Friday, January 25, 2013

It's almost time for the Super Bowl! Do you know how to watch a football?

Do you meet the following criteria?
  • Live in the United States
  • Work in a place where other people work also
  • Have $50
  • Don't know how football works
If so, there is now an allegedly useful class you can take to rectify the last two items!

The course is taught by a Diane Darling, so I decided to research (read: google) what else she does when she's not teaching people how to watch football.  Unfortunately, obstacles!

Fucking robots!
Going to the site itself yielded similar results:

Reading this aloud with the ellipses causes you to sound like Christopher Walken.
This exhausted my patience for research, so I gave up at this time.  Returning to our original topic (how to watch football games), here's what Diane has to say about her class.

DISCLOSURE - This event was filmed in front of a live audience at the British Consulate in Boston, MA on January 8, 2013 at the chapter meeting of the Greater Boston ASTD .

With Super Bowl  is around the corner, I decided to upload the class so you can enjoy right away rather than spend hours perfecting the video.

Diane, while we're on the topic of oddly specific how-to classes, would you be interested in my course on "How to use grammatically correct sentences in articles describing courses on how to watch American football games"?  [editor's note: that sentence might be grammatically incorrect.  If so, it's supposed to be ironic or something.]

Welcome to Water Cooler Football - where football and networking meet to have fun!
"To have fun" is a bizarre addendum to that particular sentence, because subjects, objects and verbs are things that matter.

You’re at a party with a football game on, people cheer and you have no idea what happened – do you feel left out? 

Here's a free tip from me--if people are cheering, you can do one of two things to fit in.  Either just cheer whenever they do, or remain silent and if anyone asks just say you're a Cleveland fan.  They'll nod their head in a knowing and sympathetic manner and be none the wiser as to your football ignorance.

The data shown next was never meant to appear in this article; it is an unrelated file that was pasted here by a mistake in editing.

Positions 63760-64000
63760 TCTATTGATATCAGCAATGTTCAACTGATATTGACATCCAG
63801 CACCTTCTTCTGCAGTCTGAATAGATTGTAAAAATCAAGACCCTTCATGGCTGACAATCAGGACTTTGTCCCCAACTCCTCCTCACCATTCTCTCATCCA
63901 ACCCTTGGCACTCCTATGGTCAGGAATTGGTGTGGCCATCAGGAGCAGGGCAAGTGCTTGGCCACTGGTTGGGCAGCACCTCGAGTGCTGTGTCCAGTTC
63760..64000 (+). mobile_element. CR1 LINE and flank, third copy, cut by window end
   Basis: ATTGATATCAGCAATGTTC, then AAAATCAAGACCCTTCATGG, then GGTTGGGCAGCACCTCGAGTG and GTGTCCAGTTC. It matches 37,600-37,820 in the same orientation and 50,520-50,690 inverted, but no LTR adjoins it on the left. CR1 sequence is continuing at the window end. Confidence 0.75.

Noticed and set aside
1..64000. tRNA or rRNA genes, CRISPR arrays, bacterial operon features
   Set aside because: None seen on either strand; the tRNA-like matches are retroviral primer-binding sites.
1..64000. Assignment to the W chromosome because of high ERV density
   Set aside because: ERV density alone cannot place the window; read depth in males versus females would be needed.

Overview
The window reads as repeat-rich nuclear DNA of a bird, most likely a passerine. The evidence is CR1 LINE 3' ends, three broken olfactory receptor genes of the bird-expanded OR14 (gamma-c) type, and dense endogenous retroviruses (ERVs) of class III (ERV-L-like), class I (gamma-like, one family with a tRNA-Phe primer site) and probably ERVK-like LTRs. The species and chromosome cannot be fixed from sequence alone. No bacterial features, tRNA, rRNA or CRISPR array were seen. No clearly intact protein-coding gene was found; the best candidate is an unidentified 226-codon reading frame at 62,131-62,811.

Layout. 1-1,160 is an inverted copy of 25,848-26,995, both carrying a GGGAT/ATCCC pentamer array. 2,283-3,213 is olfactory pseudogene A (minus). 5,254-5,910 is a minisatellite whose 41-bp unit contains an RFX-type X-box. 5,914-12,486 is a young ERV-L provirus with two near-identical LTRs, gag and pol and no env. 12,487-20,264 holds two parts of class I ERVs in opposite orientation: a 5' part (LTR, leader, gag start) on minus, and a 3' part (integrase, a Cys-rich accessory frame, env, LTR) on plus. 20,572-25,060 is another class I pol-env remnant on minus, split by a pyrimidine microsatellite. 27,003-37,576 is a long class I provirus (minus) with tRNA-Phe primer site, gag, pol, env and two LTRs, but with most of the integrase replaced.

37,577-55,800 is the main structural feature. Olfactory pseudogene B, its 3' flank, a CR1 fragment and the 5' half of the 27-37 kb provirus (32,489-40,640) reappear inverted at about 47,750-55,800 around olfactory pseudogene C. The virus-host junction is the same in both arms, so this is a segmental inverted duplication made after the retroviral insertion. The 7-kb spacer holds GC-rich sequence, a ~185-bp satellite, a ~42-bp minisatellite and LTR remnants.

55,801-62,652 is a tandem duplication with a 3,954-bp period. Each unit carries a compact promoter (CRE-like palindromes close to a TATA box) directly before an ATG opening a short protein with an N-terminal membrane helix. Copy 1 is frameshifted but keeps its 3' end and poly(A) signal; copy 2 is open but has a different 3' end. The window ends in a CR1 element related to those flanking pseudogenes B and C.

At a meeting someone says, “let’s do an end run” – do you feel lost?  

Not as lost as mayor Rob Ford of Toronto feels when he tries to actually do an end run!

This is a pretty good approximation of how  pretty much everything Rob Ford does in public goes.
When you hear “football” do you think people mean soccer?

That is an extremely odd question.  If the answer to the question is yes, the question will make no sense.  If the answer is no, it's such a mind-numbingly silly question that it still makes no sense.  It's like a zen koan, if the word koan means what I currently believe it means, which I'd say is about a 50/50 proposition.

If you don't know how to watch a football, you maybe left out.

This is pretty much my favorite sentence of ever.  Am I doing it right?

Fuck!  So close.
This can have a negative impact on your career and perhaps social life.

Forgetting to watch a football has certainly had a negative impact on Jermichael Finley's career!  ZING

You'll also learn some best practices for networking. How to pick your events (aka "whether report")

Frankly, I have no idea what a "whether report" is, so I'm not even sure we're talking about football anymore.

how to get into a conversation, and .... how to get out of one.

That is the most ominous way possible to write that sentence.  It suggests that any beginner can get into a conversation about football, but only the experts will be able to extricate themselves later.  I can't tell you how many times I've seen a group of football novices start chatting, only to realize that they are stuck in the conversation forever.

Learn how to be a part of the game with tips and from Gene and Diane. (And wait until you hear how they met!)

Do I care how they met?  No.  No, I do not.

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